The advantages of online auctions are found in the reach they provide, and the costs associated with them. By hosting an online auction, you get:
The disadvantages of online auctions lie in how these auctions operate and post-auction expenses. Depending on what items are listed and where they’re listed, you might have to:
Considering these advantages and disadvantages, online auctions usually aren’t suitable for installed or large and heavy equipment that costs a lot to move or require dismantling or decommissioning after the sale. Online auctions also don’t necessarily work well for specialized equipment that only a few buyers are interested in.
Instead, these auctions usually make the most sense when selling relatively small equipment that has uses across multiple industries. For example, this is normally the best way to auction off generic electric motors, tools, and pumps that companies across many industrial verticals can use. By selling equipment and parts that can be used in more industries you can maximize your return while also quickly liquidating your surplus.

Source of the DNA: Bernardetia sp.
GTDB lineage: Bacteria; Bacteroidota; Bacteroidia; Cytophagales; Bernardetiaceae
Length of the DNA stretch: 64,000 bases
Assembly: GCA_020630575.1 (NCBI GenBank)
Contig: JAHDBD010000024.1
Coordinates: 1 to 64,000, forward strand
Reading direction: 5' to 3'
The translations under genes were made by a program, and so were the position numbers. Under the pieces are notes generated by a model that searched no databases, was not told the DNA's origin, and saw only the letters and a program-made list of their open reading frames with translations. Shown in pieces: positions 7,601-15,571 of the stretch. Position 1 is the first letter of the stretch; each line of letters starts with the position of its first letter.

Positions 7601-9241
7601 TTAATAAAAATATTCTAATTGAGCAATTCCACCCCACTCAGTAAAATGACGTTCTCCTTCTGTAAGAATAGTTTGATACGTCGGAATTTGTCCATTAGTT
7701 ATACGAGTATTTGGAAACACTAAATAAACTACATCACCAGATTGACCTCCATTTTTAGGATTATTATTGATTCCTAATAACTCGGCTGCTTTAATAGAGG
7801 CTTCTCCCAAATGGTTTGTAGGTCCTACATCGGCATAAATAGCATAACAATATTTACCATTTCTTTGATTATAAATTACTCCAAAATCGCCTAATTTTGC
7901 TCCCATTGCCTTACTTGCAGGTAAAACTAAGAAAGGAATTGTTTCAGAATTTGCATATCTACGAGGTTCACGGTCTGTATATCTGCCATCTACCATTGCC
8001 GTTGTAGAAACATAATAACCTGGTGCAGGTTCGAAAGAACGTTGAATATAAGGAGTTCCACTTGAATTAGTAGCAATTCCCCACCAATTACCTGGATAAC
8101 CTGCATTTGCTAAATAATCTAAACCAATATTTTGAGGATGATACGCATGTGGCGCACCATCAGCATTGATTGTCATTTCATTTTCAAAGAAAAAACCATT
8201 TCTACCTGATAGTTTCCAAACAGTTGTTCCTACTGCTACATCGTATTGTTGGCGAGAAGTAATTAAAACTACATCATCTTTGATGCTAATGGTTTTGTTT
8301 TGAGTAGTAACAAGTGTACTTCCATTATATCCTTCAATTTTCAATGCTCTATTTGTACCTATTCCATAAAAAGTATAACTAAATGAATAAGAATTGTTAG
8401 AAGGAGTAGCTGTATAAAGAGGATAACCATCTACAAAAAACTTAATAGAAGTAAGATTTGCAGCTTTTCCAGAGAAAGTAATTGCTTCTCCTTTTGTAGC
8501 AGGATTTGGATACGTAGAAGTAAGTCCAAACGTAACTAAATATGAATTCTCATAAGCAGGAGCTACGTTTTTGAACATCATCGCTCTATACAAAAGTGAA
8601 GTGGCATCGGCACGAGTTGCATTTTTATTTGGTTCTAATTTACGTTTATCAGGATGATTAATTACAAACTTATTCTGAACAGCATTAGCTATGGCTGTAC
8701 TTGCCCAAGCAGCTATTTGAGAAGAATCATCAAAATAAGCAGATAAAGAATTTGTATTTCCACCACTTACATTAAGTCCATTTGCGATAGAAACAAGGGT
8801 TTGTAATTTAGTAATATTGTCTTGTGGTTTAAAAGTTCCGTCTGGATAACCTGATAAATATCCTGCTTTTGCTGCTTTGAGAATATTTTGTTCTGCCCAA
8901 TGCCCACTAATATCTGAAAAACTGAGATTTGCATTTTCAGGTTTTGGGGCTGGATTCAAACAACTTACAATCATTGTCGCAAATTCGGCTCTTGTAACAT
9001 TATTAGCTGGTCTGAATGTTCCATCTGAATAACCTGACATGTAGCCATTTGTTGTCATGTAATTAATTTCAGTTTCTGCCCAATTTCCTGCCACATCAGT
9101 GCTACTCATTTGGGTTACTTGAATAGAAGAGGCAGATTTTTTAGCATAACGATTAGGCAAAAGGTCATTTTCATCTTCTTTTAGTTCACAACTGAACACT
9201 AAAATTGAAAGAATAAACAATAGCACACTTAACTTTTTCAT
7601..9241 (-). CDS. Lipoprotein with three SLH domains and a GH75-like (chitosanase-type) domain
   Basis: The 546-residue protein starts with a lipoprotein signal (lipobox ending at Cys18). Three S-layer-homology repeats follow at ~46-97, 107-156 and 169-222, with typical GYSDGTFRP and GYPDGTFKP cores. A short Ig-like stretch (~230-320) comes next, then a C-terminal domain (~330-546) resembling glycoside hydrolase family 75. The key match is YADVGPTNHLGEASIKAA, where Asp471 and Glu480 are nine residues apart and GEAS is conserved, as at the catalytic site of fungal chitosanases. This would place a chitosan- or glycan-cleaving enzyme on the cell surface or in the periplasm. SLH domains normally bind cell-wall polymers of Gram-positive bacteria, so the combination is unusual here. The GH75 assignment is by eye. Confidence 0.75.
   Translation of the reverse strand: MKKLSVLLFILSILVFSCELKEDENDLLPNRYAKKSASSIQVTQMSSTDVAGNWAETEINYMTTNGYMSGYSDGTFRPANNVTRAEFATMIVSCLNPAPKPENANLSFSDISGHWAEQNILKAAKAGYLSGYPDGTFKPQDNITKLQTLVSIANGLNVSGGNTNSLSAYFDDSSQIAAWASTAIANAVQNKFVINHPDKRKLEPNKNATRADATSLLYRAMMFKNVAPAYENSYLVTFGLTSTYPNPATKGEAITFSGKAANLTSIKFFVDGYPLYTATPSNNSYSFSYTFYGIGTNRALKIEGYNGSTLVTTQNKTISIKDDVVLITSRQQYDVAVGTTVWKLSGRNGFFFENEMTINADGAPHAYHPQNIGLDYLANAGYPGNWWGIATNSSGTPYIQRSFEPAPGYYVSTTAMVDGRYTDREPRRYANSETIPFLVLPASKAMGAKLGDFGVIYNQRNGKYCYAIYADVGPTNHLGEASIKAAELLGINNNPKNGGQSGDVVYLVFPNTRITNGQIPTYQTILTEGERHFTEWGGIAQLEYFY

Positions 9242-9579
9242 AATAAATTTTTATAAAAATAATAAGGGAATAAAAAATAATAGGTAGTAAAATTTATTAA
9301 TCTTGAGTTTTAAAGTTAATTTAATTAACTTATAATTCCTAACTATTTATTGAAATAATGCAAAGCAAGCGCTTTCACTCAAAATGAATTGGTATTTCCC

In many ways, onsite auctions have the opposite advantages and disadvantages of online auctions. This makes onsite auctions the perfect complement to online auctions and generally preferable for equipment that isn’t easily sold over the internet.
The advantages of onsite auctions stem from their traditional, in-person format. When a bunch of people are gathered to bid on lots, your company benefits. With this auction method, you can likely expect: